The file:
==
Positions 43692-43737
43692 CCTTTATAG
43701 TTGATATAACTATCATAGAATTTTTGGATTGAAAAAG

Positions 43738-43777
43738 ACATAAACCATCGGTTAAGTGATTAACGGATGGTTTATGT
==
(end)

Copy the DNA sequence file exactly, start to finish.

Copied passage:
Positions 43692-43737
43692 CCTTTATAG
43701 TTGATATAACTATCATAGAATTTTTGGATTGAAAAAG

Positions 43738-43777
43738 ACATAAACCATCGGTTAAGTGATTAACGGATGGTTTATGT